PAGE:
One size rarely fits all. Obvious? Apparently not, judging by how often businesses have a customer experience (CX) strategy that forces everyone to use the same website, the same app, or the same IVR menu.
Marketers know better, and for years they’ve done better. For example, banner ads targeted to individual customers based on previous sites searched and Facebook usage provide customers with personalized recommendations, which have proven to increase order values and conversion rates.
Innovative CX pros have caught on and they’re going a step further to provide individualization. Forrester Research Senior Analyst Tony Costa defines individualized experiences in his report “Personalization And The Rise Of Individualized Experiences” (Forrester Research, Inc., December 2014) as ones that “reprioritize functionality, curate content, and systematize guidance for individual customers.”
For example, Wells Fargo ATMs dynamically reconfigure their user interface to match each customer’s habits. A customer who frequently withdraws $60 now automatically gets a button with that amount on the main screen, so she doesn’t waste time pecking through menus. A customer who frequently buys stamps from the ATM gets a similar button, which doubles as a reminder that drives sales.
Four Key Considerations When Creating Individual Experiences
But if individualized experiences are so great, why don’t more businesses provide them? One reason is that they’re as hard to get right as they’re easy to get wrong. That’s why it makes sense to work with a partner who can provide the expertise necessary to develop and execute a successful strategy. Here are four examples you must consider during that process:
1. Determine how individualization fits and furthers your digital and corporate strategies. For example, individualized experiences could be part of a larger strategy to retain high-value customers by providing concierge-style services. Or they could be part of a savings strategy by anticipating customer needs and wants, thus reducing inbound contact center costs. Either way, don’t rush into individualized experiences simply because you have big data and feel obligated to do something with it, or because it seems cool. Take the time to determine exactly how individualized experiences can benefit your customers and company.
2. Know what counts. In-depth customer research, personas, journey maps, and moments of truth are proven CX tools used to help identify the individualized experiences that are most important to your customers. You shouldn’t create an individualized experience just to do it or because it’s trendy, but the individualized experience should address a critical pain point. For example, Disney MagicBands help resolve one of Disney’s customers’ biggest pain points of waiting in long lines by allowing individuals to sign up for fast passes each day so they don’t have to wait in line, and they allow the customers to make changes during the day on kiosks or on their mobile app. Pick the wrong moments, and you’re wasting marketing dollars and risking annoying customers.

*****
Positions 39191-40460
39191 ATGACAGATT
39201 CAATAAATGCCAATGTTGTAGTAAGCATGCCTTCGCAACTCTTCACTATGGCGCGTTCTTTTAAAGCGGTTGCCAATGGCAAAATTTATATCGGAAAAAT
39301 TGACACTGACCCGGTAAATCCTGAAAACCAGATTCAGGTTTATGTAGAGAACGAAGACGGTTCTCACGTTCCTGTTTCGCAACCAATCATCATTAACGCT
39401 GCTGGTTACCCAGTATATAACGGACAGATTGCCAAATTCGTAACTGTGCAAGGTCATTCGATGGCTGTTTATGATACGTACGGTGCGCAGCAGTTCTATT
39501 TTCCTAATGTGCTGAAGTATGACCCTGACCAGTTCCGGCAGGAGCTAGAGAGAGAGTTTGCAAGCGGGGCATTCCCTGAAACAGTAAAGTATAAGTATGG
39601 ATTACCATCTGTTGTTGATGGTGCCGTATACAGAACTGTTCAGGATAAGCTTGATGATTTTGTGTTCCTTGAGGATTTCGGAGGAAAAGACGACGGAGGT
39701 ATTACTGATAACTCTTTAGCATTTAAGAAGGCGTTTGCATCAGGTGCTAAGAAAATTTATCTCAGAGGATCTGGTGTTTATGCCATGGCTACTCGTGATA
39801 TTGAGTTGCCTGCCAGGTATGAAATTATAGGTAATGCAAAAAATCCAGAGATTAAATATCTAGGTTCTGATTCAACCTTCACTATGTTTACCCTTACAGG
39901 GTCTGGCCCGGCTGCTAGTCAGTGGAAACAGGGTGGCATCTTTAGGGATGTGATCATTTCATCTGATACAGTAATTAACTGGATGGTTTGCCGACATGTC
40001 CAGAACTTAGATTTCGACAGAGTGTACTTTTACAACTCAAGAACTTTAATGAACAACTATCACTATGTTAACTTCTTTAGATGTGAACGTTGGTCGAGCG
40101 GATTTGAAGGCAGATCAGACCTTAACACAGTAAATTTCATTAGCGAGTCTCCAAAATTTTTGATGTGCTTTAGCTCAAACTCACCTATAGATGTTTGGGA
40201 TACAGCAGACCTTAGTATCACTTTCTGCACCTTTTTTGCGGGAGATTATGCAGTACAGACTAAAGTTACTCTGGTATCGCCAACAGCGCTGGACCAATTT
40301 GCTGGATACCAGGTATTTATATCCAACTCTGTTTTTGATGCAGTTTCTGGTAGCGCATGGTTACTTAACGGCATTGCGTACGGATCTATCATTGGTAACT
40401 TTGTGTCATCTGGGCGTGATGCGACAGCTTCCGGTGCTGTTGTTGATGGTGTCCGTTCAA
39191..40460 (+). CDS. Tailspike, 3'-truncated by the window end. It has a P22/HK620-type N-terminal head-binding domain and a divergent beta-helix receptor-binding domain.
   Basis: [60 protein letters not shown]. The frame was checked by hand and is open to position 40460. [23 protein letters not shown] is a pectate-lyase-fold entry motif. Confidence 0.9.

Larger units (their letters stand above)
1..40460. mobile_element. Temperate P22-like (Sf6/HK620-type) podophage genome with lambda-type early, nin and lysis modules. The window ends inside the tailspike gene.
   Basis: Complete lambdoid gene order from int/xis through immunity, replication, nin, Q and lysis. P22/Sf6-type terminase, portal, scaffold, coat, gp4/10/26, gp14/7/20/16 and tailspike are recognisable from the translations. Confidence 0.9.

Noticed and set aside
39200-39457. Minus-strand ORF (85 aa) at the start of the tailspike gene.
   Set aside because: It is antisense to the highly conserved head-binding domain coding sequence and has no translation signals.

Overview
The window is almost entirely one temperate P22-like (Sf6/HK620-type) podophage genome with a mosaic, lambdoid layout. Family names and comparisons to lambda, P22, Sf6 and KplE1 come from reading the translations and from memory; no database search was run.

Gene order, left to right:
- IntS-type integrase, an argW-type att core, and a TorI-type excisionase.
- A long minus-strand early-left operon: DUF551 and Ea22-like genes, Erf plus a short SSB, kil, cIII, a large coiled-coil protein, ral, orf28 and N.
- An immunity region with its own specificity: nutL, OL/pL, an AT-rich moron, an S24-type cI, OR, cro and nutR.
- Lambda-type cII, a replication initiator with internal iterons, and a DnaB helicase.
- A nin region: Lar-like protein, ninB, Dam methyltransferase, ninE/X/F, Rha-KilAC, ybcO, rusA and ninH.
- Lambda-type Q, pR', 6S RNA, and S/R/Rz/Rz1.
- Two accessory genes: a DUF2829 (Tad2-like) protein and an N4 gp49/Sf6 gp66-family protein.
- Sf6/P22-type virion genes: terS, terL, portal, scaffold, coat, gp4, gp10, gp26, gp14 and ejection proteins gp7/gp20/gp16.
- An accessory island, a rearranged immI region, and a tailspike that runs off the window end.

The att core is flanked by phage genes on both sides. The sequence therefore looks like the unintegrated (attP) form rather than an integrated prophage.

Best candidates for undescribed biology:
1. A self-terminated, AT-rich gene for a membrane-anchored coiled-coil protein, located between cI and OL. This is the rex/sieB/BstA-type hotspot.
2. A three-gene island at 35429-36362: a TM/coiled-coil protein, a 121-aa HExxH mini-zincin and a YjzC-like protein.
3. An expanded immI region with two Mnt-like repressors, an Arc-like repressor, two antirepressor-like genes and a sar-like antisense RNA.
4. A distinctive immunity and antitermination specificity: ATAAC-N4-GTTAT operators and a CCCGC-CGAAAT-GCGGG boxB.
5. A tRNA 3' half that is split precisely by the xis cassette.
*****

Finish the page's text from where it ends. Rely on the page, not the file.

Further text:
3. Test with actual customers. Even the most diligent upfront analysis doesn’t guarantee that the individualized experiences will resonate, so test with a few customers first instead of rolling out the whole hog. It seems obvious, but a lot of companies don’t do this, or they don’t do it well. A/B testing is also good for testing different messaging or layouts online. It can be very surprising to see what resonates with targeted customer segments.
4. Don’t go overboard. Make sure customers can still find things they haven’t sought before. One way is by configuring a menu so that rarely used options are listed after the most frequent ones instead of being left off altogether. Don’t get creepy, either, by offering things that cause customers to think, “This company knows way too much about my personal habits.”
By calling in the experts, incumbents can use an individualized-experience strategy to fend off new competition. A prime example is utility companies, which are infamous for being slow and cautious when it comes to new strategies. But utilities also know they need to foster deeper, positive relationships with their customers, who currently interact with them only when it’s time to pay a bill or complain. Those few, sometimes negative, experiences don’t cultivate the kind of relationships that set the stage for upselling customers on broadband, security, solar energy systems, or smart-home services.
Meanwhile, new entrants are collecting customer data that would be a gold mine for utilities – except the upstarts aren’t sharing it. Take the Nest smart thermostat, which learns how to adjust itself by analyzing its owner’s habits. If the utility company had that data, it would know, for example, which homes are unoccupied for extended periods of time. Those homeowners are ideal candidates for the utility’s home security system.
The right advisor can help big, slow-moving, or heavily regulated companies move at the Internet speed that’s necessary to compete with nimble upstarts. That role includes helping them ferret out the data necessary for individualized experiences, and then develop a successful strategy.
If you need help to get started, feel free to, contact us and we can get you going towards an individualized-experience strategy that benefits your customers and bottom line.